|Previous||1 of 6||Next|
small (250x250 max)
medium (500x500 max)
large ( > 500x500)
Loading content ...
The Redpath Lyceum Bureau Presents THE CLIMAX Figure REDPATH Figure Figure Figure Figure Figure The Climax Dramatic Masterpiece of Comedy and Music Players Selected and Rehearsed by the Author The Climax—musical, dramatic, humorous—is unique in lyceum entertainment. For two seasons the play thrilled New York. Subsequently five road companies played to capacity audiences. Revival of the production by the Redpath Bureau was made possible by the personal co-operation of the author, Edward Locke, who organized and coached the present cast. Story of the Play In The Climax the ever-popular theme of Love versus Ambition is presented most entertainingly. Luigi Golfanti lives with his young son, Pietro, and an adopted daughter, Adelina, in a flat on the East Side of New York. He teaches music, the boy Pietro composes, the girl sings. Her voice has already won her some small success and she is on the eve of going to South America with a grand opera company, when a young doctor from Azalia, O., the village where Adelina was born, comes to New York with the intention of marrying the girl and taking her away from the stage and its influence. Adelina loves the doctor but refuses to sacrifice her career. He grows frantically jealous of her voice. He persuades her to undergo an operation to strengthen her vocal cords, and afterward he gives her a spray solution which she is to use daily. This solution paralyzes the vocal cords. Pietro, the lad, has composed a new melody, The Song of the Soul, especially for Adelina to sing. After the doctor has sprayed her throat she tries to sing but the voice is gone. The girl, after a splendidly rendered scene of despair, tries to kill herself but is saved by the old music teacher. With her career apparently at an end she turns to the man responsible. The third act shows Adelina dressing for her wedding. For several days she has been so busy that she has forgotten to spray her throat. Without thinking, she turns to the piano and begins strumming out Pietro's melody. Suddenly she finds that she can sing again. The old man and the boy, beside themselves with joy, listen delightedly. While she is singing the doctor enters. Suddenly he confesses everything, tells the girl that he could not marry her until she knew the truth and then begs her to forgive him. Luckily for Pietro, who is hopelessly in love with her, Adelina does not forgive. But why more of the story? The uncertain ending of the play is one of its many charms. The curtain falls as the girl sings The Song of the Soul, to Pietro's accompaniment. Nation's Capital Welcomes The Climax When The Climax was presented at the Garrick Theater in Washington, D. C., during the 1919 season, criticisms were unanimous in their approval. Washington Post —An appealing story adroitly offered. Washington Herald —There are few comedies so worthy of revival as 'The Climax,' few which give such rich enjoyment. It has a future no less brilliant than its past. Washington Times —This three-act play which requires but one stage setting and a cast of but four persons, is admirable. Washington Star —The lines of the play are amusing, sparkling, and the plot is one that abounds in human interest. East and West Applaud In New York and Boston, as well as on a western tour, the play was received with enthusiasm. New York World —There are several theaters in New York which might profitably discard their present plays for 'The Climax'—even with its quartet of actors and its single setting—and thus afford their patrons a genuine and novel treat. Boston Advertiser —Edward Locke's comedy, 'The Climax,' is the most popular production of the newer type of drama that Boston has yet seen. Alan Dale, New York American —'The Climax' is distinctly worth booming. It is a sure thing. Santa Barbara, Cal., Press —'The Climax' bristles with epigrams and pleasing comedy. It fairly bubbles with music and good humor.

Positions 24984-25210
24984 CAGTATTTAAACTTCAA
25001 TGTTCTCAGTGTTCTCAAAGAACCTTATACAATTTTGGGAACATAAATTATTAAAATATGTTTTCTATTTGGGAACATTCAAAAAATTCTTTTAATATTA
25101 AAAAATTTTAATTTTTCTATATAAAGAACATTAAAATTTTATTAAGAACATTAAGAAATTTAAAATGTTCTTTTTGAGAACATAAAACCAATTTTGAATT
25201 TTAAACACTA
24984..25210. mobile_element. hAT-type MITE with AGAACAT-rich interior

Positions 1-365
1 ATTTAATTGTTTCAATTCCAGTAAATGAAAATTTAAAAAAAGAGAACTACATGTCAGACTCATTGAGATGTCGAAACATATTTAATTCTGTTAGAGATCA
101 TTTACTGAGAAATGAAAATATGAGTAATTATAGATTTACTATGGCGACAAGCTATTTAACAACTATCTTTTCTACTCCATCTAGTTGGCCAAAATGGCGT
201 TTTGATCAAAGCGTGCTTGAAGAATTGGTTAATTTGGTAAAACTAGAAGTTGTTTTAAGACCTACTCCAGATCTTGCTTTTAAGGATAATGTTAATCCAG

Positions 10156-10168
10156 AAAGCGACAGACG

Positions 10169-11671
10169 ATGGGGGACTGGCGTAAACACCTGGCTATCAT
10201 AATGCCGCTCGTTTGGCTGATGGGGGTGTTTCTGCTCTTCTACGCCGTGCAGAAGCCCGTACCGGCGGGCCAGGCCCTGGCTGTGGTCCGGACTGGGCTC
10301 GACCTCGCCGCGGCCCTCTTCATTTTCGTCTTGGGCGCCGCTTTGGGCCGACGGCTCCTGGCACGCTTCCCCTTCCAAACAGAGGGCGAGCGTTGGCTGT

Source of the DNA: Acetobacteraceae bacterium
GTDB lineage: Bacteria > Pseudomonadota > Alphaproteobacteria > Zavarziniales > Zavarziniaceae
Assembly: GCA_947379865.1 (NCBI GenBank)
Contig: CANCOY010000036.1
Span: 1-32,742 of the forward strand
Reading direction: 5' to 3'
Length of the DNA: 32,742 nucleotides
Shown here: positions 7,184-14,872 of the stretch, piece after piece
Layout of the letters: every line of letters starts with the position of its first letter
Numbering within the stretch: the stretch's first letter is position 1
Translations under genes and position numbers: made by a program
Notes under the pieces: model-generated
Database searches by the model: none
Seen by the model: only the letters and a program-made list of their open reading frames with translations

|Topical Subject (LCSH)||Playbills|
|Corporate Name Subject||Climax Company|
|Digital Collection||Traveling Culture: Circuit Chautauqua in the Twentieth Century|
|Contributing Institution||University of Iowa. Libraries. Special Collections Dept.|
|Archival Collection||Redpath Chautauqua Collection|
|Rights Management||Educational use only, no other permissions given. U.S. and international copyright laws may protect this digital image. Commercial use or distribution of the image is not permitted without prior permission of the copyright holder.|
|Contact Information||Contact the Special Collections Dept. at The University of Iowa Libraries: http://www.lib.uiowa.edu/spec-coll/contact/index/|
|Number of Pages||6|
|Digitization Specifications||Scanned at 600 dpi, 32-bit color. Master image available in tiff format.|